The event, which includes a Q&A session, will take place from 4pm-5pm on Sunday, June 17, in the Winton Crucible venue.
Professor Murray leads the five-year Greenland Ice Margin Prediction, Stability and Evolution (GLIMPSE) project (http://www.swansea.ac.uk/glimpse/), which is supported by the Leverhulme Trust.
Her talk will feature spectacular footage and images from the film documentary ‘A GLIMPSE of Greenland: The Disappearing Ice’, which follows a team of Swansea glaciologists on adventurous field research in south-east Greenland in 2010 and 2011, to investigate how and why Greenland’s ice is changing.
Algae: Scum of the Earth – EnAlgae project
Dr Adam Powell from Swansea University’s Department of Biosciences, College of Science and Dr Gretchen Brownstein from Queen’s University Belfast’s School of Biological Sciences will lead the Energetic Algae (EnAlgae) project exhibit from 12pm-8pm each day on June 15-17, in Area 42 (http://www.cheltenhamfestivals.com/area42), the free interactive science zone for adults.
EnAlgae (http://www.enalgae.eu/) is a four-year Strategic Initiative of the INTERREG IVB North West Europe Programme, engaging 19 partners and 14 observers across seven EU Member States.
The project aims to reduce CO2 emissions and dependency on unsustainable energy through the accelerated development of sustainable technologies for algal biomass production, bioenergy and greenhouse gas (GHG) mitigation, from pilot phase to application and marketable products, processes, and services.
"Do Hands and Fingers Point to Career Preferences?” – schools’ outreach project
The method of this mass experiment to examine pupils’ 2D4D ratio – the ratio of the index finger to the ring finger – led by Dr Steve Stewart-Williams from the University’s Department of Psychology, in the College of Human and Health Sciences, involves two steps.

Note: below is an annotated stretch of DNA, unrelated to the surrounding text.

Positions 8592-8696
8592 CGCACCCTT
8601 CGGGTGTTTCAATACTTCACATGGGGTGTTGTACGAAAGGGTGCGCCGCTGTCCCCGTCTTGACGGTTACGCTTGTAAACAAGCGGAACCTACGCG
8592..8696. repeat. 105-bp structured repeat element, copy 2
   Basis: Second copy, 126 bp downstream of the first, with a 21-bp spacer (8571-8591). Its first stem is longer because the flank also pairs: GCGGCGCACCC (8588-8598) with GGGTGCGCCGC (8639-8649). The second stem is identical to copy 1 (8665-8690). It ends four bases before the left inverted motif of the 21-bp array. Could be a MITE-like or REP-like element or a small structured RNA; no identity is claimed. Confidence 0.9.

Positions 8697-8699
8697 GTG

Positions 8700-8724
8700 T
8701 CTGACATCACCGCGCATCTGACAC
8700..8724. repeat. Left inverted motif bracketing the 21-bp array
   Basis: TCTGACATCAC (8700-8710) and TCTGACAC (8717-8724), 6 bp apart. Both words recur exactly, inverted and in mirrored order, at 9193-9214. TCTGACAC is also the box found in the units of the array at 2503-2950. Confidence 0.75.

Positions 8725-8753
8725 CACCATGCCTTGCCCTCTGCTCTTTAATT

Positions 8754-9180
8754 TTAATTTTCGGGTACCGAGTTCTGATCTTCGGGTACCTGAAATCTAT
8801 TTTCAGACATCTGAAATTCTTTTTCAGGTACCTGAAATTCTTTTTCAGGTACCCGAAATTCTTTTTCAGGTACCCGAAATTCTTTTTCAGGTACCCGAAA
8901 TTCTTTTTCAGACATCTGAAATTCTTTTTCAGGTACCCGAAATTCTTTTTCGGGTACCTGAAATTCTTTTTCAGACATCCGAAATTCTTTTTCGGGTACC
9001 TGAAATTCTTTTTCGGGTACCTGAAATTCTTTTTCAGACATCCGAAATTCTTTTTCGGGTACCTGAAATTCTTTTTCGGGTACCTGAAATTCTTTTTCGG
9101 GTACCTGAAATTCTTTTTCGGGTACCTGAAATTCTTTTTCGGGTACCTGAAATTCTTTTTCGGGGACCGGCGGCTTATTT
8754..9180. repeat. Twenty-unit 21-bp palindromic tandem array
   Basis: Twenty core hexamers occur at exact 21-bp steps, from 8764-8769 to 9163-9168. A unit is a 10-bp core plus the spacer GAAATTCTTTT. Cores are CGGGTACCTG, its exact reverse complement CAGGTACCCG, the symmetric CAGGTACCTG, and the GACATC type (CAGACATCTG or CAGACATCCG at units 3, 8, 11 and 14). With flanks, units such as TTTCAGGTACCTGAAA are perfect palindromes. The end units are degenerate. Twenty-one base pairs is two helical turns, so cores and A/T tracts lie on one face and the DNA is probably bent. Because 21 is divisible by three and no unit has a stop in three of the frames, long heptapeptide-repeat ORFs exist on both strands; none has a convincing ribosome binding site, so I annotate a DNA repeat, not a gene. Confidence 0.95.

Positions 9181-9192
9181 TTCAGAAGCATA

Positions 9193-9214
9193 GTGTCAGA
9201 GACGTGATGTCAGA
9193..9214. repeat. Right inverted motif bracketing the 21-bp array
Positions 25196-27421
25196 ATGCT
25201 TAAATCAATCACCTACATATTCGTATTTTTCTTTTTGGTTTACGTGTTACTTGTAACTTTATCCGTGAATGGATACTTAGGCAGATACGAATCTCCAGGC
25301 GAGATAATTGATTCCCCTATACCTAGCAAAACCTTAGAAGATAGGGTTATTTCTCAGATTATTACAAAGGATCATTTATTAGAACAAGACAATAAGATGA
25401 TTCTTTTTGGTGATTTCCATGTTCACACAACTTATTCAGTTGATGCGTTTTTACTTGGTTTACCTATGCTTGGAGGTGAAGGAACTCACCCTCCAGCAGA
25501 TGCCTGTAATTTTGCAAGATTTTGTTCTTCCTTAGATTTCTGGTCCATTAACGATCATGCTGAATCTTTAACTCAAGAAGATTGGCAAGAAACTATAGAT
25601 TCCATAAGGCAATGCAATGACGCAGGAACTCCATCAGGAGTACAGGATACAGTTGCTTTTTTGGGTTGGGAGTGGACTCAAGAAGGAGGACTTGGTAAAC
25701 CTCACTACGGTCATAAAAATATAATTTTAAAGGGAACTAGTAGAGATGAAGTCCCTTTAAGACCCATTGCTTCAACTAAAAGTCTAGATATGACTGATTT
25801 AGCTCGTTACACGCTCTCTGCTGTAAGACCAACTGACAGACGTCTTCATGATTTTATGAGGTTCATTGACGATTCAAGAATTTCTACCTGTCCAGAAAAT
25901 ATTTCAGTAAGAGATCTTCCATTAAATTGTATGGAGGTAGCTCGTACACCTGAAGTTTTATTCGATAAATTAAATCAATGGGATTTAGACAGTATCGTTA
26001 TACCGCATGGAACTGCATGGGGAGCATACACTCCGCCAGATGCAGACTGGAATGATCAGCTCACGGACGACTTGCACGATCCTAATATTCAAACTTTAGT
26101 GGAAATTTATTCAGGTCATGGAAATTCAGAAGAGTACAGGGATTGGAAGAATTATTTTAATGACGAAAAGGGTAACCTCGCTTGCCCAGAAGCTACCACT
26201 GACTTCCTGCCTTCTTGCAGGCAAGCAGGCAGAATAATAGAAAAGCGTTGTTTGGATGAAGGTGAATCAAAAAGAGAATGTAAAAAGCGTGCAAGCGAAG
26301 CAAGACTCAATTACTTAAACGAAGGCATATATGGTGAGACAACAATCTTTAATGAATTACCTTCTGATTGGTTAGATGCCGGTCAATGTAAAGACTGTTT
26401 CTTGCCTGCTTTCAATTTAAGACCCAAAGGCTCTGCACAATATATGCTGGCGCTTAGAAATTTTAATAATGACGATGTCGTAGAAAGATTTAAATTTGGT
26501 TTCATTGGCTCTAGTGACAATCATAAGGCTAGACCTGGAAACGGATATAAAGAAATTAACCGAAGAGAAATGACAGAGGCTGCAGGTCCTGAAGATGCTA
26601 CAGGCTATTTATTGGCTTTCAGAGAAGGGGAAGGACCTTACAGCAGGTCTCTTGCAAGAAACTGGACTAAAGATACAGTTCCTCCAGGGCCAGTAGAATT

Firstly, each pupil will have both their hands scanned. They will then take their scanned hand data (e.g. on a USB stick) to a computer terminal, where they will log in and upload the images of their hands to the project’s website.
Each pupil will then complete an online questionnaire, which has two parts. The first asks them questions about their occupational preferences, e.g. would you rather be a mechanic or a teacher? The second part of the questionnaire asked about handedness, i.e. whether they tend to use their right hand or their left hand for various tasks.
The pupils’ participation in the study is completely anonymous and no information will be asked which could identify any of the students taking part.
Dr Stewart-Williams said: “For some reason, if a person had high levels of testosterone in the womb (prenatal testosterone) their ring finger tends to be longer than their index finger. However, if they had lower levels of prenatal testosterone, the two fingers tend to be about the same length.
“Men are more likely than women to have a longer ring finger than index finger. There’s also some very interesting research which suggests that, among adults, people with longer ring fingers are slightly more likely to go into traditionally male professions, such as engineering.”
The researchers are interested in finding out whether, among teenagers, the finger ratio helps predict what people want to do when they leave school.
“While there are of course many factors which determine what job you want to do, our prediction is that prenatal testosterone will be one of those factors,” added Dr Stewart-Williams.
For full details of the Festival’s programme and ticketing information, visit http://www.cheltenhamfestivals.com/science.
For further information please contact Bethan Evans 01792 295049, or email: email@example.com.